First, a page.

Banking on an end to hunger in Westchester

Nancy Lyons is talking about children’s backpacks and some of the items she and her team put in them — cereal, powdered milk, fruit, vegetables, rice or macaroni. She shows you the surveys expressing the youngsters’ gratitude. Her eyes pool. Or maybe they are merely a reflection of your own.

You wouldn’t think that pancake mix or dried cranberries could bring a tear to the eye, but then, hunger is a moving subject — no less so when it exists amid a landscape of plenty.

Some 200,000 people in Westchester County are what the Food Bank for Westchester describes as “food insecure.” The Food Bank — which recently merged with the Westchester Coalition for the Hungry and Homeless — seeks to alleviate that insecurity through a variety of initiatives that are tailor-made for the 265 agencies and programs it serves.

“Since both organizations started in 1988… the food issue has become more important,” Ellen Lynch, the Food Bank’s president and CEO, says by way of explaining the merger. “What happened in 2008 and ’09 is that a whole section of the workforce dried up and it’s not coming back.”

She’s referring to service jobs that support the wealth sector — gardeners, window washers, waitstaff in country clubs now closed. The affected include those in what are always the most vulnerable demographic groups. About one-third of Westchester’s hungry are children. Some 22 percent are senior citizens.

The beauty of the Food Bank is that it is committed to nutrition that nonetheless considers the needs of different age, ethnic and geographic groups. The BackPacks Program, which provides 1,684 children and families with weekend meals, will substitute canned tuna for peanut butter for nut-allergy sufferers. A truck and municipal housing drop-offs make it easier for those who have a hard time getting around.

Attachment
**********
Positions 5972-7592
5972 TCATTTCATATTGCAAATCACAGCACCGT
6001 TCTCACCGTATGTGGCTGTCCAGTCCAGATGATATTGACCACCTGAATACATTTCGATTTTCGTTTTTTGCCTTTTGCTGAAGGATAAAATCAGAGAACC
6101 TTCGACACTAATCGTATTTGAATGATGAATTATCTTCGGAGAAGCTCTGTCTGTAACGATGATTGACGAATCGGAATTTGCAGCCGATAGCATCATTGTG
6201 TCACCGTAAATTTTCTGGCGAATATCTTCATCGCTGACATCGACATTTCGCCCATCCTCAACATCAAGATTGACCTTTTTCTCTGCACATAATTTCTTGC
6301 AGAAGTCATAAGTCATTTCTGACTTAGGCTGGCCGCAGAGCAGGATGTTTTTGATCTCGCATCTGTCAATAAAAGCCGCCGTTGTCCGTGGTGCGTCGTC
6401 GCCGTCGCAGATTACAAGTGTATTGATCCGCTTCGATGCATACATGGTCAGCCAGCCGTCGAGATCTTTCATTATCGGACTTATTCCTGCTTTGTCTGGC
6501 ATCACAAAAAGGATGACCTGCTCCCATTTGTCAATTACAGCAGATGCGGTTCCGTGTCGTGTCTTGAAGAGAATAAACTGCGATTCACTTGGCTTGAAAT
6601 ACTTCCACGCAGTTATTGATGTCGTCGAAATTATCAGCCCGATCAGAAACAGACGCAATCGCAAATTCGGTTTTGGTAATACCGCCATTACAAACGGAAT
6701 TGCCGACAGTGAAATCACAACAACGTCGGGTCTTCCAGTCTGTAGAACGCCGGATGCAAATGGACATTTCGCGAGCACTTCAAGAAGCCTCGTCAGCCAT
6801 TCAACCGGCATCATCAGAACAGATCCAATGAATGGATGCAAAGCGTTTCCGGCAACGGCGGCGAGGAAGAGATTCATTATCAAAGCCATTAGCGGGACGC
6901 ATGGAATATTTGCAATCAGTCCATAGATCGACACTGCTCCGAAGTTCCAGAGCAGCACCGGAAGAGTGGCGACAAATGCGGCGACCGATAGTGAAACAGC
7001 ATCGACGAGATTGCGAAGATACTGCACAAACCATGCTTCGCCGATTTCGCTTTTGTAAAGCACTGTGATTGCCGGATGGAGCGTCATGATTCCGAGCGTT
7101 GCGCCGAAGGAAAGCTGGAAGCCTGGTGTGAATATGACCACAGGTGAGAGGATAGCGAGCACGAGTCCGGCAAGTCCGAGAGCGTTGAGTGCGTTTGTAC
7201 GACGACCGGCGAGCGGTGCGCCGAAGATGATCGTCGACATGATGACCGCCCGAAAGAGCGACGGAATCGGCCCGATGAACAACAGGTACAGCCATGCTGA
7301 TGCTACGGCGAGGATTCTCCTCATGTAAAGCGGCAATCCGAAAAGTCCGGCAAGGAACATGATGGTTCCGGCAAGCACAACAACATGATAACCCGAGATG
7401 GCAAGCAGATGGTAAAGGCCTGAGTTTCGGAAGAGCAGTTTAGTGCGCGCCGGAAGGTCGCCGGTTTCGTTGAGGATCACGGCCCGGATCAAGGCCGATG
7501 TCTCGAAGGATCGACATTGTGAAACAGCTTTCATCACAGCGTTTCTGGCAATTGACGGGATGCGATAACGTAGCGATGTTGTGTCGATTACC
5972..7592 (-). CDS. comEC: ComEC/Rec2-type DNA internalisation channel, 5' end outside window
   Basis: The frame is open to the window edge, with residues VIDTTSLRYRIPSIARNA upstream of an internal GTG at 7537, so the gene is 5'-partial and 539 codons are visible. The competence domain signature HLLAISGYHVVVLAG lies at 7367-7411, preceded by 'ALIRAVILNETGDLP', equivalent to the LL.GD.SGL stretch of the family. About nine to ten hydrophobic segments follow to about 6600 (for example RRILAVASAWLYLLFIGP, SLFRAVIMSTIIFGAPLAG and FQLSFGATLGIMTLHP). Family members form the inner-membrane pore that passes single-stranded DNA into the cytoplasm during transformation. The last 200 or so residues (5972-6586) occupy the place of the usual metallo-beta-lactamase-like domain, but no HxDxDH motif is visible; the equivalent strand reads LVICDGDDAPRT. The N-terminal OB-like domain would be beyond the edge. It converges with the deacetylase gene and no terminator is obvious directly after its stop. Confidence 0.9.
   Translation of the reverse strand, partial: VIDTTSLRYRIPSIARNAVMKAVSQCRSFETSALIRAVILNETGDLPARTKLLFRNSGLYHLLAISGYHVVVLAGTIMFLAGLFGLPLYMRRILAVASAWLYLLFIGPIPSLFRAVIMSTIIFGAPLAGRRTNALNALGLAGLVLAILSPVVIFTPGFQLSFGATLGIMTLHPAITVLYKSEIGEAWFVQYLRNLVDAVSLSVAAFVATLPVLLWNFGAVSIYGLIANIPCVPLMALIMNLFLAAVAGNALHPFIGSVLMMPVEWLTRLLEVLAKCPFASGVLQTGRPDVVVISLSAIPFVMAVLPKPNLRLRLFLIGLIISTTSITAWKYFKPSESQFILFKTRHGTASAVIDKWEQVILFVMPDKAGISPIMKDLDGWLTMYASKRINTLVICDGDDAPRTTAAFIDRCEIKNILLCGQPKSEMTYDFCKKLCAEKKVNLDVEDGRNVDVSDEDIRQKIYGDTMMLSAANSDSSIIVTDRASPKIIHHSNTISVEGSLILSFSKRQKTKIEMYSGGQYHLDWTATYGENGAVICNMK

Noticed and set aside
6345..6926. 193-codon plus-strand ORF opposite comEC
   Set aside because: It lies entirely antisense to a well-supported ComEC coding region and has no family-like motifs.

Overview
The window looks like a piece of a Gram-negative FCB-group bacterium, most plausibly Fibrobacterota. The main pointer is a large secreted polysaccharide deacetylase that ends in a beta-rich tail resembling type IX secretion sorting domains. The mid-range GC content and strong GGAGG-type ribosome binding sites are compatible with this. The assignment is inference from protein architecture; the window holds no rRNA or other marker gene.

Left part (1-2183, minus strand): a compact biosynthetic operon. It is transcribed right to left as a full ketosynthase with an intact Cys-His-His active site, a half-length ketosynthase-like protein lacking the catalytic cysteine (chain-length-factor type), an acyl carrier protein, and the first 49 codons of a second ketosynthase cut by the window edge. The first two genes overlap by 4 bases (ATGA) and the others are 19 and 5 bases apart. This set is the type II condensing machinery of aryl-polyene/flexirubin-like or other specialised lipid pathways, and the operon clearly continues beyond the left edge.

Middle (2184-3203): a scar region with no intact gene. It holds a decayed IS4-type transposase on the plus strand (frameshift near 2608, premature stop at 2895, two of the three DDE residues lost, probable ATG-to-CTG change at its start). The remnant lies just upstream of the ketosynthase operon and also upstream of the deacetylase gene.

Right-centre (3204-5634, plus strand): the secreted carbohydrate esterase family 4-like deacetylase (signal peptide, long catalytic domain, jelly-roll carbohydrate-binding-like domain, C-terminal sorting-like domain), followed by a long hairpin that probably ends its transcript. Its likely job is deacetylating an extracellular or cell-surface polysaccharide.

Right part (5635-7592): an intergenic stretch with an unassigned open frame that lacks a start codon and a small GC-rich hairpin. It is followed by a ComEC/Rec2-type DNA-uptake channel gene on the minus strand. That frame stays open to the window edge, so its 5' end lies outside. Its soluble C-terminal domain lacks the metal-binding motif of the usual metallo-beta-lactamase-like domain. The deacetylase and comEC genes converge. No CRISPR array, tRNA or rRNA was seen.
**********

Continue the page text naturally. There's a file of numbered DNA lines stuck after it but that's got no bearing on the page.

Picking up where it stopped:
The Food Bank — which dispensed 7.2 million pounds of food, or 6.6 million meals in fiscal 2014 — gets its supplies from three main sources, says Toby Pidgeon, vice president of operations. About 25 percent comes from the U.S. Department of Agriculture in the form of shelf-stable products, including dried cranberries and brown rice. About 35 percent, or 353,627 pounds, is surplus food that the Food Bank picks up from retailers like A&P, Sam’s Club and Trader Joe’s, using a custom-designed refrigerated truck donated earlier this year by PepsiCo. The remaining 40 percent, Pidgeon says, comes in the form of food and monetary donations from individuals, corporations, houses of worship and other organizations and initiatives like Scarsdale Middle School and The Yom Kippur Food Drive, which has involved the Jewish community throughout Westchester for more than 20 years.

None of this would be possible without the space and the manpower. The Food Bank’s 37,000-square-foot facility in Elmsford is about double the size of its former Millwood headquarters. There are refrigerated and cold storage areas, along with a clean room, and everywhere floor-to-ceiling shelves laden with fresh produce and canned and boxed goods. The place hums with the sounds of men moving products on dollies and trucks loading and unloading.

Even on a Friday, when most of the food has been distributed for the week, there are always dairy products on hand. On this particular Friday, there are also shelves of Kettle Brand Popcorn as well as 1,000 pounds of rotini that have to be repackaged into one-pound boxes, Lyons, Food Bank’s manager of volunteer services, says. Fortunately, volunteers contribute about 24,000 hours, adding the equivalent of 10 full-timers to a staff of 40.

The Food Bank needs every one of those volunteers. Though it serves 120,000 unduplicated clients, there are still 80,000 people who are not being reached.

But here’s another important statistic, Lynch says: The Food Bank turns every dollar it receives into $4 of food.

That may not be the miracle of the loaves and fishes. But it’s pretty darn close.

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